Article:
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U.S. Securities and Exchange Commission

SECURITIES AND EXCHANGE COMMISSION

Litigation Release No. 17291 / December 27, 2001

Accounting and Auditing Enforcement Release No. 1480 / December 27, 2001

SECURITIES AND EXCHANGE COMMISSION V. NELSON BARBER (United States District Court for the District of Columbia, C. A. No. 1:01CV02670).

On December 27, 2001, the Securities and Exchange Commission filed a civil injunctive action in U.S. District Court against Nelson Barber, the former Chief Financial Officer of Fine Host Corporation, alleging that Barber caused Fine Host to engage in an extensive financial fraud. Fine Host, a provider of food and beverage services to sports arenas, prisons, and schools, was at that time a public company with common stock listed for trading on the Nasdaq National Market System and a market capitalization that reached approximately $390 million. When the fraud was detected, the stock lost essentially all of its value. Fine Host subsequently entered a reorganization proceeding under Chapter 11 of the U.S. Bankruptcy Code, from which it emerged as a private company.

According to the Commission's complaint:

  • The fraud predated Fine Host's June 1996 initial public offering by several years and continued through the third quarter of the fiscal year ended December 31, 1997;

  • The primary mechanism of the fraudulent scheme was the improper capitalization of millions of dollars of company expenses as assets;

  • Barber also caused Fine Host to manipulate acquisition reserve accounts, income from vendor rebates, and other items for the purpose of managing reported earnings;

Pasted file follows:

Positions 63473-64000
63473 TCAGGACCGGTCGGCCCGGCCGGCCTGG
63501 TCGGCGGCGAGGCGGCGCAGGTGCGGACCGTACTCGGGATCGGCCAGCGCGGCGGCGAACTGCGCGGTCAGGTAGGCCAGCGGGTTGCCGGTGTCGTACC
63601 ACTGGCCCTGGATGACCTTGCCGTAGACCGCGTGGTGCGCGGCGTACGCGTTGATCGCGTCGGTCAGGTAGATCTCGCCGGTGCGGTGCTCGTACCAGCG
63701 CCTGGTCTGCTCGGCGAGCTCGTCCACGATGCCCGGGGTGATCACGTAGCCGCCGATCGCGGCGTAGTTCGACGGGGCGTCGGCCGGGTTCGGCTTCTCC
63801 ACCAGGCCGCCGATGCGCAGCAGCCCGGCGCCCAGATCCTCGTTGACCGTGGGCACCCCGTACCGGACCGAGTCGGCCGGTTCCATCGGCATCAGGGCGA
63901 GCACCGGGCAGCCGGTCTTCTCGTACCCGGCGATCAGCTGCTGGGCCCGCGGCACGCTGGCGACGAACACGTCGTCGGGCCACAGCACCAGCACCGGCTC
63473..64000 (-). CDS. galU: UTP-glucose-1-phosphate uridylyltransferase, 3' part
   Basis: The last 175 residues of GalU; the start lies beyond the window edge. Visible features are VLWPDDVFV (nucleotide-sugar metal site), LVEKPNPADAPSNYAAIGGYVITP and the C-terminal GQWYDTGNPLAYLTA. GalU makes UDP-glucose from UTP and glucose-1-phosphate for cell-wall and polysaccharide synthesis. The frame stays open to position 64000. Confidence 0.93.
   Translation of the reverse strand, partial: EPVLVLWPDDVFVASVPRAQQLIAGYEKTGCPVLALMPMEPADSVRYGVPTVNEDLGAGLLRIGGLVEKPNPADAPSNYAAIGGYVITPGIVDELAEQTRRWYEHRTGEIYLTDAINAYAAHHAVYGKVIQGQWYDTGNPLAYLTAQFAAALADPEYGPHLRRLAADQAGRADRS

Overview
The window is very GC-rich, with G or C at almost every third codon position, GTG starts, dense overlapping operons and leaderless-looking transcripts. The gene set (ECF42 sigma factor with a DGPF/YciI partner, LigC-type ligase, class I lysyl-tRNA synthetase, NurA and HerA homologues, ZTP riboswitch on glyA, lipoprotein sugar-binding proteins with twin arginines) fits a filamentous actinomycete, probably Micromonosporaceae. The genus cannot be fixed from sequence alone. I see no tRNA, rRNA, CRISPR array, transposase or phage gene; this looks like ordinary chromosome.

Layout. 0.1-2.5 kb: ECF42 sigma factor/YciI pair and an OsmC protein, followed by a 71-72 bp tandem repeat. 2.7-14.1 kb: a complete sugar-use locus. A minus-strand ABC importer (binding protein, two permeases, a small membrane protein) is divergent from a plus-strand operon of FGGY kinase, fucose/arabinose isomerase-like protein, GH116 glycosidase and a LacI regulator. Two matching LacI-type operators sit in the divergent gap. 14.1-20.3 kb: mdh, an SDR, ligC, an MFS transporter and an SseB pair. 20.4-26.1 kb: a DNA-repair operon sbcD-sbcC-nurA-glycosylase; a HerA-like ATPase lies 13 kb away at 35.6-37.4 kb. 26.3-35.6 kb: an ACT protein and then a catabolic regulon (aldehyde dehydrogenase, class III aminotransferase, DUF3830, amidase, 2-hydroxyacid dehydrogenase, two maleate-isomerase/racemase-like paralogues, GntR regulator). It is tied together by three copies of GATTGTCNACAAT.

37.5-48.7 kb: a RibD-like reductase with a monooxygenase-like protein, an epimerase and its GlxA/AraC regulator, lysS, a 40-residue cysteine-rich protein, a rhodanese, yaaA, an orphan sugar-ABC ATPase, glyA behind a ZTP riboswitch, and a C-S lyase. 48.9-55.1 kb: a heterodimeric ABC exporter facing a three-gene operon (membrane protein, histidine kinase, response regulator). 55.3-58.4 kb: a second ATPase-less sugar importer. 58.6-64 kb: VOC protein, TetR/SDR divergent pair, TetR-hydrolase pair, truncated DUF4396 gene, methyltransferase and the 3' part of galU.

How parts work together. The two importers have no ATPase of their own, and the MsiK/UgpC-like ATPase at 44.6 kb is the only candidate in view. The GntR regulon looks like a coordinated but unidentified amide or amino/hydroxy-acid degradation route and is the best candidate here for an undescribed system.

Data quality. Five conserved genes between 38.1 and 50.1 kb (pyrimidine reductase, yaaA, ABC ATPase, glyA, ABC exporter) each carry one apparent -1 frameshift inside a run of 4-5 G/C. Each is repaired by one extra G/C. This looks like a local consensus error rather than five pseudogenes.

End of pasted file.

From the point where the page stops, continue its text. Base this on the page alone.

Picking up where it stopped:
• In February 1998 Fine Host issued a restatement of its financial statements indicating that from 1992 through the third quarter of 1997, Fine Host overstated its pretax income by over $49 million. For fiscal years 1994, 1995 and 1996, Fine Host overstated its pretax income by 149%, 213%, and 197%, respectively. For the first, second, and third quarters of fiscal 1997, the Company overstated its pretax income by 324%, 320%, and 170%, respectively.

The Complaint alleges that Barber, through the conduct described above, violated Section 17(a) of the Securities Act of 1933 ("Securities Act"), and Sections 10(b), and 13(b)(5) of the Securities Exchange Act of 1934 ("Exchange Act"), and Rules 10b-5, 13b2-1, and 13b2-2, promulgated thereunder, and aided and abetted Fine Host's violations of Sections 13(a), 13(b)(2)(A), and 13(b)(2)(B), of the Exchange Act and Rules 13a-1 and 13a-13 thereunder.

In settlement of the Commission's claims, Barber, without admitting or denying the allegations of the Complaint, consented to the entry of a Final Judgment of the District Court: 1) permanently enjoining him from violating or aiding and abetting violations of each of the above provisions of the securities laws; 2) permanently barring him from acting as an officer or director of any public company; and 3) ordering him to pay a $20,000 civil penalty, pursuant to Section 21(d)(3) of the Exchange Act.

In related matters, the Commission issued settled administrative actions against three certified public accountants: Rachel Eckhaus, the former assistant controller of Fine Host; Jeffrey Bascik, the engagement partner for the Deloitte & Touche audits of Fine Host's financial statements for the affected periods; and Barbara Horvath, the Deloitte & Touche manager on certain of those audit engagements. Without admitting or denying the Commission's findings, each respondent consented to the entry of a Commission Order finding, among other things, that the respondent engaged in improper professional conduct for purposes of Rule 102(e)(1) of the Commission's Rules of Practice. The Order in Horvath's case censures her and the Orders in Eckhaus's and Bacsik's cases deny them both the privilege of appearing or practicing before the Commission as an accountant, with the right to request reinstatement after two years.

For further information on the related matters, see Exchange Act Release Nos. 34-45195, 34-45196, 34-45197.


*  SEC Complaint in this matter.


http://www.sec.gov/litigation/litreleases/lr17290.htm

Modified: 01/10/2002